National Security & Defense

Afghanistan’s Impossible Mission

An Afghan National Army soldier keeps watch at a checkpoint in Kabul, Afghanistan, September 27, 2019. (Omar Sobhani/Reuters)
Everyone knows what’s going to happen there. But it turns out we didn’t know what’s happening there now.

Everyone knows what’s going to happen in Afghanistan if the United States holds to the agreement it struck with the Afghan government and the Taliban — the one that means we exit on May 1 of this year. The Taliban has been making it quite clear, by taking deadly aim at the Afghan government.

Do you even know the name of Afghanistan’s president without looking it up? Of course not. I’d be surprised if most U.S. senators knew his name, which is Ashraf Ghani. Because everyone knows what’s going to happen to his government.

It’s not going to be well-protected by the Afghan national army. Remember training the Afghan national army? NATO has been doing it since 2005. Four nations have joined NATO since 2005 in three separate rounds of expansion. Despite many tender years of tutelage, Afghanistan isn’t one of them.

Just yesterday, John Sopko, the U.S. Department of Defense’s special inspector for Afghanistan reconstruction, told Congress what would happen after May 1. “The Afghan government would probably lose the capability of flying any of its aircraft within a few months and, to be quite blunt, would probably face collapse,” Sopko said.

Sopko is just the latest in a long, long line of foreign-policy hands who have been solemnly warning people what would happen in Afghanistan after we left it. That list includes Madeleine Albright. And NATO secretary general Jens Stoltenberg. He rejects an “early pullout” (how European of him!). By that he means, the agreed-upon pullout on May 1.

He knows what’s going to happen if we leave. The same exact thing that happened immediately after the Soviet Union spent 30 years equipping and later directly training Afghanistan’s national military. The national institutions — which were largely fictive and stood up as an accomplishment for the foreigners — were overwhelmed by the real established institutions, clans, and warlords, who promptly split the loot. The jihadis, the ones who had been funded by Americans, came storming in afterward.

And that’s what will happen after May 1, if we leave. The only difference is that this time the religious fanatics won’t be funded by America. Instead they’ll be funded by Pakistan, America’s oldest and least-reliable friend in the region, which is also a major recipient of American foreign aid.

Everyone knows what will happen in Afghanistan. We’ll leave and the Taliban will devour the national government, or we’ll stay and wait to see if they start shooting at us again, as we continue winning hearts and minds and minting stars for generals there.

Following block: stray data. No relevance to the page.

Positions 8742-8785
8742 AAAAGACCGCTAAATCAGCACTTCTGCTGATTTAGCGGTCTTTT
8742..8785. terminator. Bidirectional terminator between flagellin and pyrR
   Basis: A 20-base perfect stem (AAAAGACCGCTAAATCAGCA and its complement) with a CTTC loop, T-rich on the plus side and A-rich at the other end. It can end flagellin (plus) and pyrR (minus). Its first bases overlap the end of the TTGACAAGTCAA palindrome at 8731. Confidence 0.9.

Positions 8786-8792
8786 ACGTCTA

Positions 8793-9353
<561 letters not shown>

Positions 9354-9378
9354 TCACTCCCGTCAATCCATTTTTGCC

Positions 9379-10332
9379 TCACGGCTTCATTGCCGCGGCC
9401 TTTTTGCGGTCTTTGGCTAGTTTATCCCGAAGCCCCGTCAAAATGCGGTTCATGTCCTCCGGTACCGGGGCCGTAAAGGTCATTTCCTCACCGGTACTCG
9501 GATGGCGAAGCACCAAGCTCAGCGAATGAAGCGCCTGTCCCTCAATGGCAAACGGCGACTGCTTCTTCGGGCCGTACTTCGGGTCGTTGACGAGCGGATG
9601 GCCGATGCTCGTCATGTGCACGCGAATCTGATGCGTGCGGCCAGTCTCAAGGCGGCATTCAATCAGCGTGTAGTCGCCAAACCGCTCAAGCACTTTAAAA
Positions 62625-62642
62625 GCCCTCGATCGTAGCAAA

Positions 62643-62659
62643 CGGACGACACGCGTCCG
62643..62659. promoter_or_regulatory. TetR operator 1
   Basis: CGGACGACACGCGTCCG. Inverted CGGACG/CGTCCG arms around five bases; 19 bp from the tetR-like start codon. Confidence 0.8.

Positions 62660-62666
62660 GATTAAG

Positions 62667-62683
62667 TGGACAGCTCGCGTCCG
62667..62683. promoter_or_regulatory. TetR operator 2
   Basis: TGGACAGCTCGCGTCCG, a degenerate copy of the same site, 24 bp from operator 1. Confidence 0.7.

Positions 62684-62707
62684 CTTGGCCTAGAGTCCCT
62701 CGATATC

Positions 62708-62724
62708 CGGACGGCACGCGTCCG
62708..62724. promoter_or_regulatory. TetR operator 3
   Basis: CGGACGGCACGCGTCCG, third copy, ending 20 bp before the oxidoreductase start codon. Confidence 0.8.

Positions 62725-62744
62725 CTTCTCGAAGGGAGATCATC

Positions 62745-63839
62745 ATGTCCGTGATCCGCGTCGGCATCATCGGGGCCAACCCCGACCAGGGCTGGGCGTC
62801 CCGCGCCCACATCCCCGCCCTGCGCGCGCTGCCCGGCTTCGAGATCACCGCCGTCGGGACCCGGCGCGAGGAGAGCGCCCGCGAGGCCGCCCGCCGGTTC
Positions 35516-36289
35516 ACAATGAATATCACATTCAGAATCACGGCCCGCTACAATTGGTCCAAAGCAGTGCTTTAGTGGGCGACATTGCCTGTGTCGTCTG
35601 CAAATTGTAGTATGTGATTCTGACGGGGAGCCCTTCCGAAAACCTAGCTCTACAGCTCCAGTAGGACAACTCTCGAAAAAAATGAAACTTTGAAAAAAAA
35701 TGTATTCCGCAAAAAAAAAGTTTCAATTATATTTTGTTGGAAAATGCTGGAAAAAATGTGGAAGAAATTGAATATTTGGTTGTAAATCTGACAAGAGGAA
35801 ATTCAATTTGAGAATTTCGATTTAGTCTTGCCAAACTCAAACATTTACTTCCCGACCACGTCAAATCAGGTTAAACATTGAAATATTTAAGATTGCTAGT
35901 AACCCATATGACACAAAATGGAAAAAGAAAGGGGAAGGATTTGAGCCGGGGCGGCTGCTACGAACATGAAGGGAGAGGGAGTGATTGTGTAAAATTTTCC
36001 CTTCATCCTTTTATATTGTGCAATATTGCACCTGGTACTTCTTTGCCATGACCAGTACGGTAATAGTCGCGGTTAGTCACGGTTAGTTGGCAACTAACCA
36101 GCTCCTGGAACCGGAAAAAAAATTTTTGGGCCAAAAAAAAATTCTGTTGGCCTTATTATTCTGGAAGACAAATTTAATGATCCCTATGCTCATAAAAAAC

What we don’t know is what is happening in Afghanistan. That is, just a few scant weeks before we are supposed to leave, it’s been revealed that — whoops — the U.S. has 1,000 more troops in Afghanistan than it has disclosed to anyone, least of all the American people who authorized this war. Or whose long-deceased parents authorized it.

Did former president Trump even know about those troops? One has to ask, because this is becoming a Pentagon habit. Former ambassador to Syria Jim Jeffrey gave a valedictory exit interview to Defense One in which he explained that a huge part of his job was “playing shell games to not make clear to our leadership how many troops we had there.”

A normal country would imprison or possibly execute civil servants who lied to the public about grave matters of war in this way. But the United States isn’t a normal country; it’s a successful one. Successful countries can run purposeless wars for decades without the great mass of their citizenry suffering a price.

In the end you get a chair at a think tank, or a position at a college, and you run a consulting firm that works with major financial interests on the side.

New York Magazine summarized the consequence of the extra 1,000 men — 3,500, not 2,500: “According to experts who spoke with the [New York] Times, it would be close to impossible to get the remaining U.S. forces and around 7,000 NATO and allied troops out in the next month and a half, although U.S. officials claim the option is still on the table.”

The close-to-impossible option is still on the table. Got that? It’s an admission that if we break our deal with the Taliban, and they start headhunting our troops, it wasn’t really anyone’s active decision — it was just the result of this series of normalized frauds on the American public. Dealing with that is impossible.

And listen, it’s no biggie. This is what global leadership looks like.

Enjoy forgetting the Afghan president’s name again.

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